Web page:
YESChef! Blog

Floor Coatings and Floor Paints - Concrete Blends

Jack Josephsen

By now you know floor coatings and floor paints are very different options when it comes to flooring. Are there any other paint-like products out there that could potentially cause similar confusion? Perhaps, so to wrap this series up I’ll take a quick look at another type occasionally dragged into this mix – concrete micro-toppings.  

Also known as...

You may have heard of concrete overlays, spray pave, stenciled concrete, stamped concrete, concrete re-surfacing or stained concrete; all these belong to the same family of products that blend conventional concrete with paint. These blends result in a flooring that behaves like concrete in many ways, but can be applied much thinner and in a larger range of decorative styles. With the advantage of good UV stability as well, this technology has become very popular in outdoor areas like driveways and patios over the last 30 years.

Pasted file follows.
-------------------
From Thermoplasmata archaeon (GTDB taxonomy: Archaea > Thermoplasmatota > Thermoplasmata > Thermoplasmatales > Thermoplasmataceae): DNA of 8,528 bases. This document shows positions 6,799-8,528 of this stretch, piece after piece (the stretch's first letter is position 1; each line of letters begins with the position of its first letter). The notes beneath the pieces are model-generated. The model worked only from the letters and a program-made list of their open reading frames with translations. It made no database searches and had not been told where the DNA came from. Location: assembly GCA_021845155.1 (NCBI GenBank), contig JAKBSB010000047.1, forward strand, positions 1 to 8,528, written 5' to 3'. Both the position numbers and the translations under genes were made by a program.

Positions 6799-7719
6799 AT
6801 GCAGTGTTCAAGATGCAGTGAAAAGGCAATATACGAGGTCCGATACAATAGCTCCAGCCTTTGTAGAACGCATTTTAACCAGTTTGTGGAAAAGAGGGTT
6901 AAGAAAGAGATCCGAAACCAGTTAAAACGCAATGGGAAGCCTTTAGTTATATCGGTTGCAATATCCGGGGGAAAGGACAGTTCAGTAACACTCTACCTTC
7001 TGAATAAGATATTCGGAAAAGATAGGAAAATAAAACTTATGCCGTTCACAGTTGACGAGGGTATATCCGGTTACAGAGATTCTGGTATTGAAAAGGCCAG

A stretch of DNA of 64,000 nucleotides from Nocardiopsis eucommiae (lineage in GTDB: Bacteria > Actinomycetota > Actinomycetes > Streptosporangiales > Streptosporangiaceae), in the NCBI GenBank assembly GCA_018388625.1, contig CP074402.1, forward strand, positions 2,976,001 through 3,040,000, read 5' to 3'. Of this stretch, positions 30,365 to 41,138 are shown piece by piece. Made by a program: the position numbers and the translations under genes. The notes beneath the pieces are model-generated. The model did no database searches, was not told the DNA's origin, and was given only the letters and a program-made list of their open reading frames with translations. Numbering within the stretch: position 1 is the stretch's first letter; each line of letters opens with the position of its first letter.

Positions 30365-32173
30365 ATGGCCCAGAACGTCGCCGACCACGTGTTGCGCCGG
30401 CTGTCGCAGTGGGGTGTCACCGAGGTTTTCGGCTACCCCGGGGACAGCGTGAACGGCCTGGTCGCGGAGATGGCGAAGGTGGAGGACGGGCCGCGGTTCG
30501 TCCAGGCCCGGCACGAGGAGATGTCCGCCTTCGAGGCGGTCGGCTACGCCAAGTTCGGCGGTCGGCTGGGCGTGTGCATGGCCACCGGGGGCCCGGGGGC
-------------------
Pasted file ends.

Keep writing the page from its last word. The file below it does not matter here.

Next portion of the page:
Stamped concrete driveway that can be mistaken for a floor coating or floor paint.

Is it a floor paint or a floor coating?

Because it looks like just another type of paint to the untrained eye and gets thrown into in flooring discussions from time to time, it’s helpful to know where it actually sits in the flooring landscape. Is it more like a floor paint or floor coating?

The first part of the answer lies in the application method. These finishes are usually sprayed or trowelled (3-10mm thick) and can be stamped, stained or manipulated somehow for decorative effect. Overall, a variety of tools and techniques more familiar with a flooring applicator than a painter are used. Secondly, the performance of these floors is probably somewhere in between a floor coating and a floor paint. They don’t cope as well with wear or chemical exposure like a floor coating can, however they’re more durable than a floor paint. Finally for cost, typically the decorative nature of these finishes and the specialised application sees square metre pricing fall much closer to the floor coatings bracket than floor paints.

Stamped concrete having the pattern stamped unlike floor coatings and floor paint.

Once again, do your homework!